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Washington, D.C.

The subcommittee (composed of Senator Bayh, Metzenbaum, Abourezk, Allen, Scott and Hatch) met, pursuant to notice, at 10:10 a.m., in room 2228, Dirksen Senate Office Building, Senator Birch Bayh (chairman of the subcommittee) presiding.

Present: Senators Abourezk and Hatch.

Staff present: Nels Ackerson, chief counsel and executive director; Mary K. Jolly, staff director; Ken Foran, minority counsel; Linda Rogers-Kingsbury, chief clerk; Kevin Murray, counsel to Senator Abourezk; Stephan Carter, staff assistant to Senator Abourezk; and Kevin O'Donnel, counsel to Senator Metzenbaum.

Senator BAYH. The subcommittee will come to order please.


Today, the Subcommittee on the Constitution begins hearings on Senate Joint Resolution 67, a proposed constitutional amendment coauthored by my distinguished colleagues Senators Abourezk, Hatfield, and Gravel which would provide for the enactment of Federal laws by popular vote of the people of the United States. My distinguished colleague from South Dakota, and a member of this subcommittee, Senator Abourezk, has graciously agreed to chair part of these hearings because of his deep and long-time interest in this subject. I wish to thank him and to commend him and his staff for their cooperation and for the work they have done in conjunction with the preparation for these hearings.

The idea of the public proposing national laws and then voting on them is most controversial, as most of us realize in the Congress. At the outset, let me point out that these 2 days of hearings on Senate Judiciary Resolution 67 are only the beginning of what promises to be a lengthy and serious debate on the merits of this resolution. For the most part, the witnesses scheduled to testify during these 2 days of hearings are favorably disposed to the proposed resolution. However, their views in no way reflect an intent. upon the part of this subcommittee to narrow the range of interested witnesses. Certainly, on the contrary, before our hearings are com

pleted the views of all organizations and individuals, both those for and those not so favorably disposed to this resolution, will have an opportunity to testify or provide statements for the record so that the broad spectrum of interest in this subject will be properly represented. So, as the subcommittee begins hearing testimony today, we do so determined to have a full and fair record on both the pros and cons of a national initiative process.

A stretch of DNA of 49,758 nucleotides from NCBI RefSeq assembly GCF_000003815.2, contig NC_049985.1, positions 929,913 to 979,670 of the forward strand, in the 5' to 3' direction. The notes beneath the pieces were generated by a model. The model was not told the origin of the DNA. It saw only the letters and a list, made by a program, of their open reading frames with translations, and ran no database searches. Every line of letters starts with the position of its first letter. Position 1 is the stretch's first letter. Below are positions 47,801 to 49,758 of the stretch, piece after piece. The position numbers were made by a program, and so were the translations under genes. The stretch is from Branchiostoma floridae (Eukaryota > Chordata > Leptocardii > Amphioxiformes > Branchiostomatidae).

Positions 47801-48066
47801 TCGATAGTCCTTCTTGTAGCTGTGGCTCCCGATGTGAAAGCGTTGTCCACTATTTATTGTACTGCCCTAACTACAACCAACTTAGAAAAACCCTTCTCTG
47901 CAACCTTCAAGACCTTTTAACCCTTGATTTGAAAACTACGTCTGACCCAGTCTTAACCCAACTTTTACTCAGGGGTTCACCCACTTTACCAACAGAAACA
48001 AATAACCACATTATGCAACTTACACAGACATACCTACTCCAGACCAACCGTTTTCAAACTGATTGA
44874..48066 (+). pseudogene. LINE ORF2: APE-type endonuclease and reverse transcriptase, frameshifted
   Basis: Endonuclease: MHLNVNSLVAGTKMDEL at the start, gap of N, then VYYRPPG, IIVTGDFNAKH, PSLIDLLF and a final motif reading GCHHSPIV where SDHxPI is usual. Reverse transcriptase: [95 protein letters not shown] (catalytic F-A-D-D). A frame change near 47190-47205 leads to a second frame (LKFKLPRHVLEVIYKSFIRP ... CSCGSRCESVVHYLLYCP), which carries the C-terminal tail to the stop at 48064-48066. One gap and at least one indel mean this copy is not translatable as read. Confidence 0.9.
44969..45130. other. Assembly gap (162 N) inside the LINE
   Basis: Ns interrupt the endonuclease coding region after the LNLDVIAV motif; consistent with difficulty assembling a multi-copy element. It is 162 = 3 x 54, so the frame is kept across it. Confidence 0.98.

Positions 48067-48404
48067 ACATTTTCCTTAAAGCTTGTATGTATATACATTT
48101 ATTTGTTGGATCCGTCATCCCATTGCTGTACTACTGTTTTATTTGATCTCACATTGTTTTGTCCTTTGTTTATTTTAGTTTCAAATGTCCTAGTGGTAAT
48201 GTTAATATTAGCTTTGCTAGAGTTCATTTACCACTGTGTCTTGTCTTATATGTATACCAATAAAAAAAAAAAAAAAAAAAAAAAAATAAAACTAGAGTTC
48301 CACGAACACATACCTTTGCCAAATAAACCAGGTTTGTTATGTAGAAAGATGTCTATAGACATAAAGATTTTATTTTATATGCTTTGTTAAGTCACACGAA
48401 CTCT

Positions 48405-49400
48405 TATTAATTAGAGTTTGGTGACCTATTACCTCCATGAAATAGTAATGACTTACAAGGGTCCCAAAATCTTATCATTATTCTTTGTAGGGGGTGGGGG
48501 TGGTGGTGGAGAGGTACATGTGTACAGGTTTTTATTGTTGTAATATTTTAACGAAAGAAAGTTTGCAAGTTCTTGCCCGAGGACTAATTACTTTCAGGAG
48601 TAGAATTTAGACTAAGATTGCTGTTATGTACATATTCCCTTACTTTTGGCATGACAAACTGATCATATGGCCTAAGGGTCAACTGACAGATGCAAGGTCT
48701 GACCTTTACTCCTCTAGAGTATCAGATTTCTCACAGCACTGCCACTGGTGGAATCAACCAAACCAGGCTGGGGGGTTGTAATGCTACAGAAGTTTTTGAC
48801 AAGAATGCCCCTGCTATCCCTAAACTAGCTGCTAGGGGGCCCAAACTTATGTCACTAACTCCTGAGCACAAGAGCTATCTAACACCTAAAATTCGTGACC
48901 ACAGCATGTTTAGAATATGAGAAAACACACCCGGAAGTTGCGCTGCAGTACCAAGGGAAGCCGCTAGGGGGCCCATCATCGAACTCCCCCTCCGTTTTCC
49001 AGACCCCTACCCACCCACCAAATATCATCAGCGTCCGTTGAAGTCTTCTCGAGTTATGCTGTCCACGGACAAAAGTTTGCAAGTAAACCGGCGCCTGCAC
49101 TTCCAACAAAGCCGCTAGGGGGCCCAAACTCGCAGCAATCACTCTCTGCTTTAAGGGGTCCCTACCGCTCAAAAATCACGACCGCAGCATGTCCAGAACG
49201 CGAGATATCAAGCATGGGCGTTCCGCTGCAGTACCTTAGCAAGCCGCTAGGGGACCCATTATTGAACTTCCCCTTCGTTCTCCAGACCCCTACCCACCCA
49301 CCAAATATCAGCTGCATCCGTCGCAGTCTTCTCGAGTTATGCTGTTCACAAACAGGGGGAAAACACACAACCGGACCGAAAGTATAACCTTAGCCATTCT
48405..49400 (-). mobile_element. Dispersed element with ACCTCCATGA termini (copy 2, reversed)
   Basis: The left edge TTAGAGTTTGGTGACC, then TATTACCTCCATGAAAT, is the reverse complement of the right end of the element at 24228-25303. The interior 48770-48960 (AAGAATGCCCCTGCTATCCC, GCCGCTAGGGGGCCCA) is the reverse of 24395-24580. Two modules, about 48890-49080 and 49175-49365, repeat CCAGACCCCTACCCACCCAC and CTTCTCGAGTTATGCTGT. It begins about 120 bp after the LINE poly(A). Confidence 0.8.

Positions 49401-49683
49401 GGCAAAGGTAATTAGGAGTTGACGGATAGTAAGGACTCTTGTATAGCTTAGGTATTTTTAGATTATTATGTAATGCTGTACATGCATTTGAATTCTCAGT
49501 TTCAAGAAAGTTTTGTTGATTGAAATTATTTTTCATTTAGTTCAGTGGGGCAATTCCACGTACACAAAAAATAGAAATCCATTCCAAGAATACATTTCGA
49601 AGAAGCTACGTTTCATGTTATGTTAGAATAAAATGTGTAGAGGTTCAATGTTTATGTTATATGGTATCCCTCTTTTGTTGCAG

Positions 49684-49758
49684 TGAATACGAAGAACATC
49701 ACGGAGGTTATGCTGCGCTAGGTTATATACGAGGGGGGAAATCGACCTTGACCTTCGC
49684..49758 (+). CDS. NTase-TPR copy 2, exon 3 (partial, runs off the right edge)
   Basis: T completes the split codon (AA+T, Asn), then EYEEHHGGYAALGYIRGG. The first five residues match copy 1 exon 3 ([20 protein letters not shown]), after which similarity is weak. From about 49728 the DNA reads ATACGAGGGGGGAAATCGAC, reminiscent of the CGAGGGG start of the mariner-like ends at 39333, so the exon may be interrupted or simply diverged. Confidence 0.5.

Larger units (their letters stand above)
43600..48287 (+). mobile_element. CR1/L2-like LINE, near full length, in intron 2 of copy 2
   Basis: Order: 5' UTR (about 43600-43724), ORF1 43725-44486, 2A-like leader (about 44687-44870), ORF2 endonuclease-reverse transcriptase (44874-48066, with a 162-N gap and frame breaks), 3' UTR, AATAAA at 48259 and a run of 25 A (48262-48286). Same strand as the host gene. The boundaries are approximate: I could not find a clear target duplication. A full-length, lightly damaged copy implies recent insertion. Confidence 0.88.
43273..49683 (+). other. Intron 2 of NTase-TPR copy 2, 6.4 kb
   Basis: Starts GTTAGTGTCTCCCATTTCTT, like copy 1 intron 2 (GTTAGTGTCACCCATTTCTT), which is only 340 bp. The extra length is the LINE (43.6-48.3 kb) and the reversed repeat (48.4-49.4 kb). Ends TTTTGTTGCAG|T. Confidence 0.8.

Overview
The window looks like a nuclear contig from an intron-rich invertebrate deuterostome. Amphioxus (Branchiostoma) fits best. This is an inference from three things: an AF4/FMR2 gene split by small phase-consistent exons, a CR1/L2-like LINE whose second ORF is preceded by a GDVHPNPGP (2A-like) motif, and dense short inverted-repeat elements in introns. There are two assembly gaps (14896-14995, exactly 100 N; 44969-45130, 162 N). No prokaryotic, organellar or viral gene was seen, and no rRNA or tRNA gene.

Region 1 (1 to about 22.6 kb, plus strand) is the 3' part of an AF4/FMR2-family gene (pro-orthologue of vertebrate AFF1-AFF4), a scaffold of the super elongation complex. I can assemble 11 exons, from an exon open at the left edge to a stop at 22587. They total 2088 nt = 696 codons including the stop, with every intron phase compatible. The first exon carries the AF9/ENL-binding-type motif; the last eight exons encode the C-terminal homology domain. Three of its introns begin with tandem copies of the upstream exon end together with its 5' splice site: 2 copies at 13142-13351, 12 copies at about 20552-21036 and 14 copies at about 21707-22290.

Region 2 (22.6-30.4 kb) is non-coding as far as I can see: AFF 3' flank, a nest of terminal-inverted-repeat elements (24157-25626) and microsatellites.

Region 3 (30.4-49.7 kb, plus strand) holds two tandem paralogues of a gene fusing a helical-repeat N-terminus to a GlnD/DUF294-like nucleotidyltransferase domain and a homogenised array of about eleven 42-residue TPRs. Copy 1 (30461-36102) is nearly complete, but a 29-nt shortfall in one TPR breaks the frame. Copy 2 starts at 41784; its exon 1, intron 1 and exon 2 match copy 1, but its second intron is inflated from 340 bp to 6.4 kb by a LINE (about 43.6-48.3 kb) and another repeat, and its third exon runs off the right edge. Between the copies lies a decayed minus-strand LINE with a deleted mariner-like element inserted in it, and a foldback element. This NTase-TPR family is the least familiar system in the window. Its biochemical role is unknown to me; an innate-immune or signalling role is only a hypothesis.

The initiative process, as proposed in the resolution before us. would give citizens the power to put a proposed Federal law on the ballot by gathering the signatures of 3 percent of those who voted in the previous Presidential election.

The resolution would further guard against the possibility of regional concentration of the signators, by providing that the required signatures must include a distribution of signatures from 3 percent of the voters in at least 10 States. The signatures must be gathered within 18 months and be validated by the U.S. Attomey General. If sufficient signatures are obtained, the proposed law would be placed on the ballot in the next congressional election.

Under the initiative amendment, citizens would have the power to enact Federal laws with the exception of the authority to declare war or to call up the militia. The initiative a’so it be used to amend the Constitution.

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Without objection, I will now turn the Chair over to our distinguished colleague from South Dakota.

[The following letter from the Department of Justice was marked "Exhibit No. 1" and is as follows:]



DEPARTMENT OF JUSTICE, Washington, D.C., December 9, 1977.

Chairman, Committee on the Judiciary, U.S. Senate, Washington, D.C.

DEAR MR. CHAIRMAN: This is in response to your request for the views of the Department of Justice on S.J. Res. 67, a constitutional amendment to provide for a national initiative.